Probabilistic Population Projections: Theory and Practice
Start: 24 November 2014
End: 28 November 2014
Location: MPI Rostock
Hana Sevcikova (University of Washington)
Adrian Raftery (University of Washington)
Population projections are usually done deterministically using the cohort component method, yielding a single value for each projected future population quantity of interest. Recently, the United Nation Population Division adopted a probabilistic approach to project fertility, mortality and population for all countries. In this approach, the total fertility rate and female and male life expectancy at birth are projected using Bayesian hierarchical models estimated via Markov Chain Monte Carlo. They are then combined with a cohort component model which yields probabilistic projection for any quantity of interest. The methodology is implemented in a suite of R packages which has been used by the UN analysts to produce the most recent revision of the World Population Prospects.
This course will teach the theory and practice behind the UN probabilistic projections. Ideas of the Bayesian hierarchical modeling for the two main components, the fertility and mortality, will be explained, including a model for female-male gap in life expectancy. In hands-on exercises, students will become familiar with the functionality of the R packages. By the end of the course, they will be able to generate projections using their own data, impute missing values, aggregate, extract probabilistic projections from many quantities of interest using various output formats, e.g. graphs, tables, maps, pyramids etc.
We will alternate between lectures and computer labs. The afternoon's computer labs give students the opportunity to put the theory from the morning's lectures into practice.
Monday, November 24th
1. Introduction to probabilistic population projection (Adrian)
2. Probabilistic projection of the total fertility rate (Adrian)
3. Overview of the R packages to be used (Hana)
Computer lab: Estimation and projection of TFR using the bayesTFR package (Hana)
Tuesday, November 25th
1. Probabilistic projection of life expectancy at birth (Adrian)
2. Model for female-male gap in the life expectancy at birth (Adrian)
Computer lab: Estimation and projection of the life expectancy using bayesLife (Hana)
Wednesday, November 26th
Lecture: Probabilistic population projection, including age specific mortality rates (Hana)
Computer lab: Generating probabilistic population projections using bayesPop (Hana)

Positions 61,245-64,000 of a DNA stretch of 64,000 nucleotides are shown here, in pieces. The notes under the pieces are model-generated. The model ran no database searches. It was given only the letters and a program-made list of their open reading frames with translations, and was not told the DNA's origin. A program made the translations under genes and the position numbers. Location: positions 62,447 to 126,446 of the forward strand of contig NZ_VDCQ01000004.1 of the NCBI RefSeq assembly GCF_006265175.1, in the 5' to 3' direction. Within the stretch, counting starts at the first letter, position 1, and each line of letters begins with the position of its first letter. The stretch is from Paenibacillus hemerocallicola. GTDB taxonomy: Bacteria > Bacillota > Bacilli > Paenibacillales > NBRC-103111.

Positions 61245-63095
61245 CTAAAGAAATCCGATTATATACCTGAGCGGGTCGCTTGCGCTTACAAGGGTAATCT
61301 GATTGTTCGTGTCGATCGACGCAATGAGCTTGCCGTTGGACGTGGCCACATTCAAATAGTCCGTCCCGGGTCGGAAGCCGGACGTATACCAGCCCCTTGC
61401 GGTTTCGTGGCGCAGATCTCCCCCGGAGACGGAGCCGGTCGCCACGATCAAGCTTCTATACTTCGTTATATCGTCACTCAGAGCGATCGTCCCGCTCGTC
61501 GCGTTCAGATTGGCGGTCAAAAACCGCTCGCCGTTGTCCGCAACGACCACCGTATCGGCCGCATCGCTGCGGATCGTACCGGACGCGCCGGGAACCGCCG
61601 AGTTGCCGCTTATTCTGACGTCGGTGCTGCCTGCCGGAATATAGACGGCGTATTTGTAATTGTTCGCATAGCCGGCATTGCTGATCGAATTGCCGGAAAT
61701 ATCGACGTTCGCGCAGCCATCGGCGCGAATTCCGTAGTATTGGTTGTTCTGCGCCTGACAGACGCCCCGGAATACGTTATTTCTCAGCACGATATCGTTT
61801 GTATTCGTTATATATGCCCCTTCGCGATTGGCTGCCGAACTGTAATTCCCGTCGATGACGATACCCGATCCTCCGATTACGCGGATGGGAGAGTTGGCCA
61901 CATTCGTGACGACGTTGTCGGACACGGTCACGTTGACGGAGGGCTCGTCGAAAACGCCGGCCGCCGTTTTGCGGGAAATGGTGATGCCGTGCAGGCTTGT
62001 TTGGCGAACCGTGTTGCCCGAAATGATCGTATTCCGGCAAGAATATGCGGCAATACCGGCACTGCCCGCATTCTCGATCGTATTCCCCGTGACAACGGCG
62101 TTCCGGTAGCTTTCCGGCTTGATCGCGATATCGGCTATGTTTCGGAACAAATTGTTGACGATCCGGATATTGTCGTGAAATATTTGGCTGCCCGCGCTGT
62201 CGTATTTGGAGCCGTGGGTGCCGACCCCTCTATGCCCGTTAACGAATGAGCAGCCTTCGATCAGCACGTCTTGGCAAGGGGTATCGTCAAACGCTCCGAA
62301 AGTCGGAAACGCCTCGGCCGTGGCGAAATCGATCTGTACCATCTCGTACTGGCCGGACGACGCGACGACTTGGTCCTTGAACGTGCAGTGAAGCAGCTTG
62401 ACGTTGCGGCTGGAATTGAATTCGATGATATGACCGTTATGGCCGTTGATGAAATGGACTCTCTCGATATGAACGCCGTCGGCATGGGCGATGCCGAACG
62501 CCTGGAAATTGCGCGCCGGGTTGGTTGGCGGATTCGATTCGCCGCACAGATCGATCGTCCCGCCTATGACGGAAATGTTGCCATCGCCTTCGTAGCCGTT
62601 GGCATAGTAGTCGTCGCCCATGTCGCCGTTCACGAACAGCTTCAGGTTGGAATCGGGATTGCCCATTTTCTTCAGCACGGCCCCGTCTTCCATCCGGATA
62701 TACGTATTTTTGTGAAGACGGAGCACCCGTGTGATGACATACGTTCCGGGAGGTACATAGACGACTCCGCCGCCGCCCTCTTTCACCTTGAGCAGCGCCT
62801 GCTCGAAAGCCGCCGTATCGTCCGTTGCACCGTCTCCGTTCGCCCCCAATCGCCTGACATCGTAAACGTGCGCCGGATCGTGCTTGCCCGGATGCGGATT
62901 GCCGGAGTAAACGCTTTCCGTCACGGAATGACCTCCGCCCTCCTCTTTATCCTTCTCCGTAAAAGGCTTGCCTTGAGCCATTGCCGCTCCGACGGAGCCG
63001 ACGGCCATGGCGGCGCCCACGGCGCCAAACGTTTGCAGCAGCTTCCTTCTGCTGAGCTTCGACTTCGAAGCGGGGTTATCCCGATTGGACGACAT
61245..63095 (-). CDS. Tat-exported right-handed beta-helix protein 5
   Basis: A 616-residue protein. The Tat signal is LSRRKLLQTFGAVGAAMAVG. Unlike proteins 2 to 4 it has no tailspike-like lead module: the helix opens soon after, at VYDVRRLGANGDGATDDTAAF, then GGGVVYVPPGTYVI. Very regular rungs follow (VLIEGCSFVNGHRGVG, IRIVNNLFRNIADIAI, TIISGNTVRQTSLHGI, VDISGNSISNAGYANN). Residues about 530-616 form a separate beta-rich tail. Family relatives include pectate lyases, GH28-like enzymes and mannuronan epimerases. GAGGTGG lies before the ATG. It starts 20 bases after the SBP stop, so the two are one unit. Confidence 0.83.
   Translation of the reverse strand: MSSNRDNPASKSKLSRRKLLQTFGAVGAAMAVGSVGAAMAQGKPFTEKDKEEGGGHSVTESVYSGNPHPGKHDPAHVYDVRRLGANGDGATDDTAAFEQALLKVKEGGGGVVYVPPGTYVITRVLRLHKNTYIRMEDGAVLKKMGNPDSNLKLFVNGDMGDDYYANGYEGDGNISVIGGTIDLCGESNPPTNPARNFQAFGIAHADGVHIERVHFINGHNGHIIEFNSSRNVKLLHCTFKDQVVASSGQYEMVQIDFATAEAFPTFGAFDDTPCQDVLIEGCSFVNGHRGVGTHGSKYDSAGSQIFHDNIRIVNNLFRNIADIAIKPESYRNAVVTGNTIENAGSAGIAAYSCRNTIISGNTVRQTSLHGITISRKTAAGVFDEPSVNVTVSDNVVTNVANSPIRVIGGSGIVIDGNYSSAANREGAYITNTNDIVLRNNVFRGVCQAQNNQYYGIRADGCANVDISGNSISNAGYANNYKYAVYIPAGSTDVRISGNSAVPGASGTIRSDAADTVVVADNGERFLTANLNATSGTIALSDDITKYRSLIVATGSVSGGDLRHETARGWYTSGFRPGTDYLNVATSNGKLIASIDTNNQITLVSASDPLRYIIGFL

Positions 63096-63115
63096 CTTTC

Thursday, November 27th
Lecture: Expression language of bayesPop (Hana)
Computer lab: Deriving probabilistic projections of various quantities of interests using bayesPop's expression language (Hana)
Friday, November 28th
Lectures: Special topics: 1. Probabilistic migration projection; 2. Bayesian population reconstruction (Adrian)
Computer lab: Exploring UN projections using wppExplorer (Hana)
Students are expected to have a basic familiarity with R.
Students will be evaluated based on satisfactory solution to all assignments and active participation in class discussions.
A reading list will be provided.
There is no tuition fee for this course. Students are expected to pay their own transportation and living costs. However, a limited number of scholarships are available on a competitive basis for outstanding candidates and for those applicants who might otherwise not be able to come.
Recruitment of students
Applicants should either be enrolled in a PhD program (those well on their way to completion will be favored) or have received their PhD.
A maximum of 20 students will be admitted.
The selection will be made by the MPIDR based on the applicants’ scientific qualifications.
How to apply
Applications should be sent by email to the MPIDR. Please begin your email message with a statement saying that you apply for course IDEM 115 – Probabilistic Population Projections. You also need to include the following three documents, either in the text of the email or as attached documents. (1) A two-page curriculum vitae, including a list of your scholarly publications. (2) A one-page letter from your supervisor at your home institution supporting your application. (3) A two-page statement of your research and how it relates to the course. Please include a short description of your knowledge of R. Please indicate (a) whether you would like to be considered for financial support and (b) if you would be able to come without financial aid from our side.
Send your email to Heiner Maier (firstname.lastname@example.org).
Application deadline is 24 September 2014.
Applicants will be informed of their acceptance by 10 October 2014.
Applications submitted after the deadline will be considered only if space is available.